Newborns : Sleep
Updated: Feb 5, 2021
Newborn sleep cycles are far shorter than adults and babies spend far longer in Rapid Eye Movement (REM) sleep – which is necessary for their brain development. REM sleep is lighter than non-REM sleep, therefore your newborn will be more easily disrupted until they develop a more regular deeper sleep pattern. Some babies can be naturally heavy sleepers so you may need to wake your baby for some feeds, but this is quite uncommon (and quite lucky!).
This all means that while newborn gets a lot of sleep, you may not, and their schedule can be irregular and tiring. Your role is to respond to your newborn’s needs and so you will find you’re up several times during the night as their sleep is disrupted by hunger, dirty nappies or the need for comfort. It’s a good idea to rest when your newborn is resting, and to remember there will come a time again when you’ll both sleep through the night.
Settling Your Newborn to Sleep
How your newborn settles down to sleep, their nap time and nighttime rituals depends on what works best for you and your newborn. Some newborns will be easy settlers and heavy sleepers, while others may resist nap and sleep time or may be light sleepers who are easily disrupted. All babies will settle differently depending on their temperament, health and environment, but there are a few things you can try so that both you and your baby are getting as much rest as possible.
For Newborn to 3 month olds you may find ‘hands on settling’ of ‘comfort settling’ works for settling your baby down to sleep. This means you provide soothing comfort in the form of cuddling, rocking, stroking or patting before your newborn falls asleep, and while your newborn already is in bed. This method will help your newborn learn how to self-settle and this can only happen when your newborn is still awake when put into bed. Its important to note this method is not similar to ‘self settling’ or ‘controlled crying’, where you avoid tending to your babies cries initially for periods of time in the hope they settle themselves back down. If your newborn cries and needs help to settle, try patting or shushing and comforting your baby while they are still in bed, sometimes all they need is your calming presence to calm them down and help them sleep. Of course if your newborn wont stop crying pick her up for a few minutes to console here. Once he/she has settled, try again with the hands-on techniques.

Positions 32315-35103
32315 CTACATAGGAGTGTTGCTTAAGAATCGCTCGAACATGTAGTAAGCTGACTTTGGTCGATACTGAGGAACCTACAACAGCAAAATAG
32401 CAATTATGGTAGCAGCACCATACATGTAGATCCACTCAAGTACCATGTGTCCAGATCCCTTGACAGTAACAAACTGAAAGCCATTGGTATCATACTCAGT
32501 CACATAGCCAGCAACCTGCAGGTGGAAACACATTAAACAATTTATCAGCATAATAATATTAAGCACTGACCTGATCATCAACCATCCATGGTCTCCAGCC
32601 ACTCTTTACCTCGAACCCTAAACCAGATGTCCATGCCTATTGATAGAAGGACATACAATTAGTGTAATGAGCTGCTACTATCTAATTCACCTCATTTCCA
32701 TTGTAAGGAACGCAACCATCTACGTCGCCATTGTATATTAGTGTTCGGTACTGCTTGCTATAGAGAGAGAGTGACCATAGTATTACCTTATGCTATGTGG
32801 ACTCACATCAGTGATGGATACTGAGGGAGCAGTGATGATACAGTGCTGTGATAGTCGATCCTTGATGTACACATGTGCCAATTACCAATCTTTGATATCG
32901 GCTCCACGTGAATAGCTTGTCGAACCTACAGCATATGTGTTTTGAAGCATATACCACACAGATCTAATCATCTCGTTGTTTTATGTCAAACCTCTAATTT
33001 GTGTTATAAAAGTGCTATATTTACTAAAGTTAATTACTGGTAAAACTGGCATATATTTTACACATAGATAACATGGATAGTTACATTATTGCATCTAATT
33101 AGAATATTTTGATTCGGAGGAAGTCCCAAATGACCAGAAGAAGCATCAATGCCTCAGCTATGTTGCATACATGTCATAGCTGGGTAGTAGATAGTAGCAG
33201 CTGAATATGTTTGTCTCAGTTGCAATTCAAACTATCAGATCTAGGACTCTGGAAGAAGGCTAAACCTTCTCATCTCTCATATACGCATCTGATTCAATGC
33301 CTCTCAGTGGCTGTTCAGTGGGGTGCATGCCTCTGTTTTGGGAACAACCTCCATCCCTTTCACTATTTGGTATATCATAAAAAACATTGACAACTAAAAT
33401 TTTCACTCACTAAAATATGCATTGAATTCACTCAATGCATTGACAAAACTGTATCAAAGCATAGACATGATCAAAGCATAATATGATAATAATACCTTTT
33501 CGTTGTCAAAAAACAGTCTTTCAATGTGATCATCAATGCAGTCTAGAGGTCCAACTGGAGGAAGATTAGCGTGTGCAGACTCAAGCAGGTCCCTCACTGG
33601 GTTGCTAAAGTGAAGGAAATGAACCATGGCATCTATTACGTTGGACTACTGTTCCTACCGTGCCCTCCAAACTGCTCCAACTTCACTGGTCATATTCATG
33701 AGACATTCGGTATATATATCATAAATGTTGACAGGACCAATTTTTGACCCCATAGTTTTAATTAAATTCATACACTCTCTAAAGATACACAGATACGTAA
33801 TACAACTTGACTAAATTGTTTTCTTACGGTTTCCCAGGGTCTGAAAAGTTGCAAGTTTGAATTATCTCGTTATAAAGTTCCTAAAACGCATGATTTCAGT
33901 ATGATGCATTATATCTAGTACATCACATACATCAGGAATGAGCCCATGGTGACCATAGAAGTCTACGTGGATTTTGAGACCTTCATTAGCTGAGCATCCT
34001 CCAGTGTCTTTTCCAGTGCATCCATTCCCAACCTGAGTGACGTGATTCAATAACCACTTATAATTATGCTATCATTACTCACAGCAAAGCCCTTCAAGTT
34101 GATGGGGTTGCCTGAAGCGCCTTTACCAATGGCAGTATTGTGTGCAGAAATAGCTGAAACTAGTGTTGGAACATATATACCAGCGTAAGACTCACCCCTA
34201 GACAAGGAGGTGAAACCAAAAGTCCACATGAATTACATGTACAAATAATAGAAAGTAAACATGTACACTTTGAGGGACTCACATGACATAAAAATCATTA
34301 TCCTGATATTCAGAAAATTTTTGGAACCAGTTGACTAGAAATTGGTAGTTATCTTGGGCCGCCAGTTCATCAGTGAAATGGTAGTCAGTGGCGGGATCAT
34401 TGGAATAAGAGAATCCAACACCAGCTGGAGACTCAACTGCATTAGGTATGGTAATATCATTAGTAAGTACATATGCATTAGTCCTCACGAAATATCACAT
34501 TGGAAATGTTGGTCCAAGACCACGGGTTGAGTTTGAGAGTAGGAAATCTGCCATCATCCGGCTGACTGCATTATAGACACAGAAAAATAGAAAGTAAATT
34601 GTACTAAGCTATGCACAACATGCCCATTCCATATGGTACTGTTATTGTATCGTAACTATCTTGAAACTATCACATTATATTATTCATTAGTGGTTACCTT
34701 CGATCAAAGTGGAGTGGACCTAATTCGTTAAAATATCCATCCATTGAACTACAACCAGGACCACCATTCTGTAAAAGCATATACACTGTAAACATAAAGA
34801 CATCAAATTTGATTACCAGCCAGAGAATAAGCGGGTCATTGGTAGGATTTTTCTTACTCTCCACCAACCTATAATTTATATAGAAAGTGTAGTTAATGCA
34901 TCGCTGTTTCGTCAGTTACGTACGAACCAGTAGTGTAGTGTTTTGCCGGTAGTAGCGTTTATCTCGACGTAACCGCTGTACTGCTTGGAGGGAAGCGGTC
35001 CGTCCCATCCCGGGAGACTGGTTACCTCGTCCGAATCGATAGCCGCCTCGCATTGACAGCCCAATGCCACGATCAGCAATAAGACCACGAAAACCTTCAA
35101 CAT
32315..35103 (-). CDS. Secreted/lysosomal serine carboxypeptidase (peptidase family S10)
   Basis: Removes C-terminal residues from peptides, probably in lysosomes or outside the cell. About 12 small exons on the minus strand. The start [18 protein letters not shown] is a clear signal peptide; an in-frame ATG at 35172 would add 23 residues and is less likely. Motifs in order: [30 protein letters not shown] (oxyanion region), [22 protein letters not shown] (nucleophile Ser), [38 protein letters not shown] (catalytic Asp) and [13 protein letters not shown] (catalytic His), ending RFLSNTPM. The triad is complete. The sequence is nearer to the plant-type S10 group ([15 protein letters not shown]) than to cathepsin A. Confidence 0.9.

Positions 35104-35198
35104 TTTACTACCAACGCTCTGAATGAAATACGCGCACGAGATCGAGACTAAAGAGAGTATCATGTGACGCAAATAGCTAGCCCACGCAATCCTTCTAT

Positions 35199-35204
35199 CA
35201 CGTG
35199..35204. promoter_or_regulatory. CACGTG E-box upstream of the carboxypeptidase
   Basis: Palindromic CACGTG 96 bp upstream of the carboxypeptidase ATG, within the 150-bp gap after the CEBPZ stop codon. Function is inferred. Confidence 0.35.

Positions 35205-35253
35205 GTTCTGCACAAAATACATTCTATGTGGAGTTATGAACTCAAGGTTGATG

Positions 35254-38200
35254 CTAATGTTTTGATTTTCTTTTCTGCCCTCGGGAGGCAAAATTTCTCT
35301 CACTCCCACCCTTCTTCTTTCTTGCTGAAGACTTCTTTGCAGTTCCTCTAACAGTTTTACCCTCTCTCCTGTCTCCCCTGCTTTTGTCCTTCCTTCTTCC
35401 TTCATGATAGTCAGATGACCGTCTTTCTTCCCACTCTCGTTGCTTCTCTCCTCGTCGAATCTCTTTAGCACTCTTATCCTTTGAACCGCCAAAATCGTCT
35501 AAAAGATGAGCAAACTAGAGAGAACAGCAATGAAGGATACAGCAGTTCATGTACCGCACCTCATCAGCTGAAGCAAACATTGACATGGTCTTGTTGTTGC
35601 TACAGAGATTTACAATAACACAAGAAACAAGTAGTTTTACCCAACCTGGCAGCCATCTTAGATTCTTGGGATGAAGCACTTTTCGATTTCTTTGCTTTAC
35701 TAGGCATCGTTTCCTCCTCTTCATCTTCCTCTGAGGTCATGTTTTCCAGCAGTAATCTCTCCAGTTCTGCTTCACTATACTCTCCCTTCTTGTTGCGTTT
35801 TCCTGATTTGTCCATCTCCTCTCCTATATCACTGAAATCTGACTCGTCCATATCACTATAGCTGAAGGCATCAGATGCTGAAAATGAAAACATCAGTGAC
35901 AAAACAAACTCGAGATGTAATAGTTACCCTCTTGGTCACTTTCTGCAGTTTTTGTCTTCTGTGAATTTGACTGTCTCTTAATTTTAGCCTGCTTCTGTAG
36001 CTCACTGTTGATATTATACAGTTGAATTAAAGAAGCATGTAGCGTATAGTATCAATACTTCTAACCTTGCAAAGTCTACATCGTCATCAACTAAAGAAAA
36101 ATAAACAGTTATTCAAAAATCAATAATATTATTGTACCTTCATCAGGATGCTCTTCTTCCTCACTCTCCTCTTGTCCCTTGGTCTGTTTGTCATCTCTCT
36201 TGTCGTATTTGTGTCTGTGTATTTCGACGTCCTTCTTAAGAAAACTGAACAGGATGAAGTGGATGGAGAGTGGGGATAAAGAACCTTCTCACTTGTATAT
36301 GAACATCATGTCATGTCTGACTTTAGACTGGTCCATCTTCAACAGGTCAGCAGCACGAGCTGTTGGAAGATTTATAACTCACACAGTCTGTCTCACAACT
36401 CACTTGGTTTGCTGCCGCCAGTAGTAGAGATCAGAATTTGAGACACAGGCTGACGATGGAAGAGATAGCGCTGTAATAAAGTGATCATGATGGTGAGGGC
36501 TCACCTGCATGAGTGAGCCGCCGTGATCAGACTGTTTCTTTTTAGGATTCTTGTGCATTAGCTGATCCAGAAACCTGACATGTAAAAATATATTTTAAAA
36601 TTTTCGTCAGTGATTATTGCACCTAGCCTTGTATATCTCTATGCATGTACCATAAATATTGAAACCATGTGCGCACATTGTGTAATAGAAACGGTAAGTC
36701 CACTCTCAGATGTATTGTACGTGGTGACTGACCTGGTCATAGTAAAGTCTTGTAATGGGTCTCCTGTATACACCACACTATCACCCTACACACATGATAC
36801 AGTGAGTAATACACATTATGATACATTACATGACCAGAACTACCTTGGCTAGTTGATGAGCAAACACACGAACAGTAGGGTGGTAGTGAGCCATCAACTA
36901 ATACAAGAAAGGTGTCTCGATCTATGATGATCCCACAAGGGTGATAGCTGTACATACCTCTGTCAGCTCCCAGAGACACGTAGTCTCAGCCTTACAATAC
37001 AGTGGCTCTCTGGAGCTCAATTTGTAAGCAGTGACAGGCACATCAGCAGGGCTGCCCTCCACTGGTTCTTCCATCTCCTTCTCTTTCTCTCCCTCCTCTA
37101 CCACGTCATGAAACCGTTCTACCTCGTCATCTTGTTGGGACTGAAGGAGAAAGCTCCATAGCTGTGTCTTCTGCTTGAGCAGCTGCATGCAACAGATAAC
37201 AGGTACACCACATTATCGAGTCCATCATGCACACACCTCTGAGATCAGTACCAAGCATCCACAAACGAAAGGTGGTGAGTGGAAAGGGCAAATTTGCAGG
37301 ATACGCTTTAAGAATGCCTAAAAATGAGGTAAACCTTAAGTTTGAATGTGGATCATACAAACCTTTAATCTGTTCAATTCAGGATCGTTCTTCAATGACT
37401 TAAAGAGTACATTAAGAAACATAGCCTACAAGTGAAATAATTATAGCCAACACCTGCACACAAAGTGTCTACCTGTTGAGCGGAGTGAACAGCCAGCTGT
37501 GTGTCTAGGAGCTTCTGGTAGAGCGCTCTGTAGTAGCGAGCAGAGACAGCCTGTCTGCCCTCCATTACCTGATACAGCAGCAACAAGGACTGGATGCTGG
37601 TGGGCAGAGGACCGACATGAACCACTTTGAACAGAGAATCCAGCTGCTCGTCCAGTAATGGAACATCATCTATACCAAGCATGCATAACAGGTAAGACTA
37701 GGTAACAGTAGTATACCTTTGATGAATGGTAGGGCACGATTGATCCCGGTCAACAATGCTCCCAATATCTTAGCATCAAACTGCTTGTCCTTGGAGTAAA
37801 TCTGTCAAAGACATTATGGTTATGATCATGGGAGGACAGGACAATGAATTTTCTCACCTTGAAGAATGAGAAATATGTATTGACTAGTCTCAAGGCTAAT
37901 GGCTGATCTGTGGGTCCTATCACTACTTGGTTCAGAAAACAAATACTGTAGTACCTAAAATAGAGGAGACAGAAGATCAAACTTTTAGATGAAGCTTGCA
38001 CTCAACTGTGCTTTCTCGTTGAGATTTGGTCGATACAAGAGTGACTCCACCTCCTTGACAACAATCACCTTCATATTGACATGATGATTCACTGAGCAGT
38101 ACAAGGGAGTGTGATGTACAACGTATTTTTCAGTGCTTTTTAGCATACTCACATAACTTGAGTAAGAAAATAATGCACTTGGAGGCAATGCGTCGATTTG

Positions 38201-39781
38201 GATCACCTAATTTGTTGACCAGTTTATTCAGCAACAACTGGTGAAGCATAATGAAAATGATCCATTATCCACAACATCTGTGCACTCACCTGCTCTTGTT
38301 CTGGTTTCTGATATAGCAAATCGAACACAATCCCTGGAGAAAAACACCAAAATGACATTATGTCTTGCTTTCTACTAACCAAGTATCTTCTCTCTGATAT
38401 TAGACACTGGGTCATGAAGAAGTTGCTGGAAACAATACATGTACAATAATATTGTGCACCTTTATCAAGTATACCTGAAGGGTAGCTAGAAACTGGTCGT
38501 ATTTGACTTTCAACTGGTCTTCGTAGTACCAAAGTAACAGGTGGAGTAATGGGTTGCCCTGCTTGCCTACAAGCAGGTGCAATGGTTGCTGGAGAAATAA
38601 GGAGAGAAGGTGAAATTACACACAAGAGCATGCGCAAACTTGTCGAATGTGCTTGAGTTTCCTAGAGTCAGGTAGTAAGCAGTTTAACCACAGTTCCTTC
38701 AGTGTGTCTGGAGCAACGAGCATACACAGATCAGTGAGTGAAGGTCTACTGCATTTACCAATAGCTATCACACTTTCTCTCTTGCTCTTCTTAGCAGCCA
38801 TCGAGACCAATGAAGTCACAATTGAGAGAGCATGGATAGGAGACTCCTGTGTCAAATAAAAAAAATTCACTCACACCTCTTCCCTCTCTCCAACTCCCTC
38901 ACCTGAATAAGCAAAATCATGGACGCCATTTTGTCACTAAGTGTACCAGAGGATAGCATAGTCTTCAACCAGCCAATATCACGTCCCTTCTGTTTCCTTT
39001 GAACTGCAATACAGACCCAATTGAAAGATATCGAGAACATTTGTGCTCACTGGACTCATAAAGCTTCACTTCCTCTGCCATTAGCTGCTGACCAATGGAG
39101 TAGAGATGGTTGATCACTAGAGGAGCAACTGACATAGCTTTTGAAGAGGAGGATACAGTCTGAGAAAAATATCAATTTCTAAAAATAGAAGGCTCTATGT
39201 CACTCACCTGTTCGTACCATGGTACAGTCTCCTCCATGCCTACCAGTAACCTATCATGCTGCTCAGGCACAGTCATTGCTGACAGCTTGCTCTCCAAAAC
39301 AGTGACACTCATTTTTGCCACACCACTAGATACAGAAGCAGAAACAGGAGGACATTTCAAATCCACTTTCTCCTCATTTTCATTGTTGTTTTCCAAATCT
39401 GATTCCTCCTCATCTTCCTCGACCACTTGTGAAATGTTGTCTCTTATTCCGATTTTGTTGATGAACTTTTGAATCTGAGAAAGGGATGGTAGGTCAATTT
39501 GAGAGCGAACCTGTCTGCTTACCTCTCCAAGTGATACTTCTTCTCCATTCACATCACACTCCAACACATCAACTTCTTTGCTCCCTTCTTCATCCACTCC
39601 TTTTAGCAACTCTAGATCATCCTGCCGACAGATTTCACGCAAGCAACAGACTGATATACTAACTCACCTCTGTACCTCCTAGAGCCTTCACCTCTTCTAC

The best way to lead into attempting these techniques, is to create a sleep routine which your newborn will grow accustomed to. One method is to feed your baby about an hour or so before bedtime, so your newborn doesn’t associate sleep with bed. This is to avoid your newborn making a habit of waking and expecting a feed each time in order to fall asleep again. Changing their nappy, a bath, and dressing your newborn in comfortable clothing, followed by a little quiet time together is a good way to wind down and get ready for sleep. Look out for signs of tiredness – yawning, rubbing their eyes, jerking arms or legs, or a worried expression can all mean your newborn is sleepy. Once your newborn is ready for bed, swaddle your baby (if applicable) and place him/her in bed, tucked in firmly, and is she is relaxed and calm you may be able to leave and allow him/her to fall asleep. If your newborn is upset or needs help settling, attempting the hands-on soothing while newborn is still laying down. You can gently stroke her forehead, rock her cot, gently pat her stomach etc. As your newborn relaxes, you can gradually reduce the comforting and once your baby is settled yet still awake, you can try and leave her to fall sleep on her own.